The city of Union extended its agreement with Waste Connections of Missouri.

The board of aldermen voted Monday night to extend its deal. The board approved  an ordinance to enter into a new five-year deal with the Bridgeton-based company. 

The new deal starts Sept. 1. Union City Administrator Russell Rost said the terms are very similar to the current contract approved in 2014. 

In fact, he said the rates are comparable to quoted terms back when the city was seeking vendors in 2009. 

In the first year of the new deal, residents would pay $16.73 per month. Seniors would pay $15.61. Additional carts would cost $3.31 a month.

The rates would increase slightly each year. In the final year of the deal, starting Sept. 1, 2023, residents would pay $18.11 per month, seniors would pay $16.90 and additional carts would cost $3.58.

Rost said the city and Solid Waste Solutions have a good working relationship. He said they already know the routes and the contract extension means residents shouldn’t notice any changes.

“It’s a pretty good deal for the city,” he said. 

Recycling Program

Part of the deal means the city can keep its recycling program. Last year, Rost said there were some concerns that could change.

China, traditionally a major purchaser of recycled materials, has slowed down in recent months, Rost said. The slowdown had caused some recycling centers to stop accepting material and some cities dropped their programs.

In Union, residents can continue to do single-stream recycling as normal, Rost said.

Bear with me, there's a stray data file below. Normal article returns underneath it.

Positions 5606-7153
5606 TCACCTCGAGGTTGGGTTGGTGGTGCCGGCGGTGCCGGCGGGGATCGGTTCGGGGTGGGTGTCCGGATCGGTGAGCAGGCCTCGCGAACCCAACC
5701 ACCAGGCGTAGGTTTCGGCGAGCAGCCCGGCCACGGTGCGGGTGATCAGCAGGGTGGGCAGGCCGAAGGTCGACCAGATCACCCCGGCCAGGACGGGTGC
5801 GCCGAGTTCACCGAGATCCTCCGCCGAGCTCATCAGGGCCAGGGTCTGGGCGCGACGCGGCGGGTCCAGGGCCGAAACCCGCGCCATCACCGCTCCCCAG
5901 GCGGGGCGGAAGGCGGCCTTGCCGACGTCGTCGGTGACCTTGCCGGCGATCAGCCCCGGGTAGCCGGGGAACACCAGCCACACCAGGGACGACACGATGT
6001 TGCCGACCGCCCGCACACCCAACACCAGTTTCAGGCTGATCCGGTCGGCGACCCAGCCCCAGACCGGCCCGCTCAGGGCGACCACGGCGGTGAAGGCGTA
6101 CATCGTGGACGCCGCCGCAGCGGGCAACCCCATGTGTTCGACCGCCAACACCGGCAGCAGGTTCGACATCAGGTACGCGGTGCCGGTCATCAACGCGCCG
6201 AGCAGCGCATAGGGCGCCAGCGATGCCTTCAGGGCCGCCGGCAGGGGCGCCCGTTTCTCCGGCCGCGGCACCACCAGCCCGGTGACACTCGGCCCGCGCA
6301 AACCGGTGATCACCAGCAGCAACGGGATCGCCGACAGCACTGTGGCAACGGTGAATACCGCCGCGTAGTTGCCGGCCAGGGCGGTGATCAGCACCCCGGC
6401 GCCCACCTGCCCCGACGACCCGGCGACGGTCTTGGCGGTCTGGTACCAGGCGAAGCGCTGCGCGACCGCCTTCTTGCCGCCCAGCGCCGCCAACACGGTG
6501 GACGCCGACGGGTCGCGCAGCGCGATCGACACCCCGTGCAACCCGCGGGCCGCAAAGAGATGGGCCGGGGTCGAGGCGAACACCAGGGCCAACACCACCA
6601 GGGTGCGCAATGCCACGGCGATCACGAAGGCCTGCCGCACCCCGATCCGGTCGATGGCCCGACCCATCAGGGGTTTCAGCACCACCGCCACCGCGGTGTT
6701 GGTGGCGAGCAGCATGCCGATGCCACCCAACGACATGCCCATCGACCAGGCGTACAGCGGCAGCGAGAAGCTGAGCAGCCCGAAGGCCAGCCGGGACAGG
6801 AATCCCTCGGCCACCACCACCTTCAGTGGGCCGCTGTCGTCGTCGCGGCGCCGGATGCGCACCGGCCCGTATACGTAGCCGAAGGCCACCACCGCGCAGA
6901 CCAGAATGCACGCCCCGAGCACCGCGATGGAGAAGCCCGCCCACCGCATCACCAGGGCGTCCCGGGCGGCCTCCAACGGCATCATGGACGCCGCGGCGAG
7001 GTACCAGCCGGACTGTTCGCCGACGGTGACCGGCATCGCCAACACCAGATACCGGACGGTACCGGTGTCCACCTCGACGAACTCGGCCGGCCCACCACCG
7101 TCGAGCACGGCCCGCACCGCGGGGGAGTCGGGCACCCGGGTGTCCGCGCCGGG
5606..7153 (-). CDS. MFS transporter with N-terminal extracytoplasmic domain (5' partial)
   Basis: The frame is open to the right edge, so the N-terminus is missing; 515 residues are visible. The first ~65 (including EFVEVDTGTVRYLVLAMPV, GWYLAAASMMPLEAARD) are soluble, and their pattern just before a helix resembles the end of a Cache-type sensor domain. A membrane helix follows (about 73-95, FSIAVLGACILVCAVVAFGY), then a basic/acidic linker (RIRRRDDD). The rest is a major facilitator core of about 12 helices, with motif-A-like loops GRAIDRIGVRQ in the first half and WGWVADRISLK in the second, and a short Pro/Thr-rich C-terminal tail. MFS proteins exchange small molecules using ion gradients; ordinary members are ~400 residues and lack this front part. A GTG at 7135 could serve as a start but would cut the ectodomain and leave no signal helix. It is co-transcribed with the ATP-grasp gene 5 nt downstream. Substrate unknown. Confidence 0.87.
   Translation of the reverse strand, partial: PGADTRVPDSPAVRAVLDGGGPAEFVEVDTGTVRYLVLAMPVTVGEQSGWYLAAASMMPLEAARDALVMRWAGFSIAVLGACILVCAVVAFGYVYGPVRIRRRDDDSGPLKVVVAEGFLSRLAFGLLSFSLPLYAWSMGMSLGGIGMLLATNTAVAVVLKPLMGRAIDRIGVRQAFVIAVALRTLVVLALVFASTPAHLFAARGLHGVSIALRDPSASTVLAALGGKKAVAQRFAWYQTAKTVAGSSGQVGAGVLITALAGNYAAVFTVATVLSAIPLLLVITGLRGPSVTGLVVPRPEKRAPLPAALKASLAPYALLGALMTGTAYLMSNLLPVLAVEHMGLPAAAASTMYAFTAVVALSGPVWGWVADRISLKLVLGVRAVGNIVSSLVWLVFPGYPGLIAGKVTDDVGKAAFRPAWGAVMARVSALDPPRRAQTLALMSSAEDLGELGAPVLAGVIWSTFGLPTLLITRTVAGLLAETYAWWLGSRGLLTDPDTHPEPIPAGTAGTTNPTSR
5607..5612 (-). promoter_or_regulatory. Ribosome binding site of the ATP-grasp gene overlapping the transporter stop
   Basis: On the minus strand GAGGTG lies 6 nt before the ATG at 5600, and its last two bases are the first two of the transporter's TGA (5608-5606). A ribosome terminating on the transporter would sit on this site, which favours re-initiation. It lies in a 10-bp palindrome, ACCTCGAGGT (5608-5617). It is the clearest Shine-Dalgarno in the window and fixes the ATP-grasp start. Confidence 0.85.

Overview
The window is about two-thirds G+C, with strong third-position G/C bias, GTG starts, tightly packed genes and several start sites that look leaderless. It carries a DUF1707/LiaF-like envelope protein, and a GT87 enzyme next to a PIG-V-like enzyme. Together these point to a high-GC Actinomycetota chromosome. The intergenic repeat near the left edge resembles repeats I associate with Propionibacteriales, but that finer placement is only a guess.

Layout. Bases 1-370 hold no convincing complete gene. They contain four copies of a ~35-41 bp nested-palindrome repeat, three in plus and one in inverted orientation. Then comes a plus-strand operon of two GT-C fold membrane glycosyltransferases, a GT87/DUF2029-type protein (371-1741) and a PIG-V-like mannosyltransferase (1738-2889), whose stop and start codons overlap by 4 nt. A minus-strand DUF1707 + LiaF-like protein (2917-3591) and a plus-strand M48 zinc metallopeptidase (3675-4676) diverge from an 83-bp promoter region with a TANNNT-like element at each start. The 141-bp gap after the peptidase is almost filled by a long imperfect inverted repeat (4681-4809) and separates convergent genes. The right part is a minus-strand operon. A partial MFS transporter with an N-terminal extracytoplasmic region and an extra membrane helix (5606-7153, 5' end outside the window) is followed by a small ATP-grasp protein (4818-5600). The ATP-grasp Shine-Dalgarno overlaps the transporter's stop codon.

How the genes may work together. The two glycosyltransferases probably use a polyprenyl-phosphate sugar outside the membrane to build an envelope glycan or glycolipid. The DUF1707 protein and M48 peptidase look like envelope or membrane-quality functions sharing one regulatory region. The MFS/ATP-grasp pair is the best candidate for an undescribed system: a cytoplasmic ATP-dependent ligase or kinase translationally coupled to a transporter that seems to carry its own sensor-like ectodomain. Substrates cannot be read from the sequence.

The only real change for the city will be an increase in education. Rost said one of the problems with recycled material are what are called contaminated loads. Any load with materials that don’t belong are being rejected at some facilities. 

Rost said the city agreed to provide information to customers about what can and can’t be recycled. He said the goal is to educate customers to cut down on potential contaminated loads. 

Issues

In addition to informing citizens about recycling, Rost also wanted customers to know how to handle problems.

Because of its relationship with the company, Rost said anyone with trash issues should contact city hall.

Rost said calling the company directly can lead to confusion. 

He said the city is in contact with the company practically daily. Any issues raised by residents can be quickly brought to the people that can address the problems. 

“We usually can resolve all of those complaints,” he said. 

Rost said the city’s newsletter and potentially utility bills will remind residents to contact city hall with any problems instead of calling the company.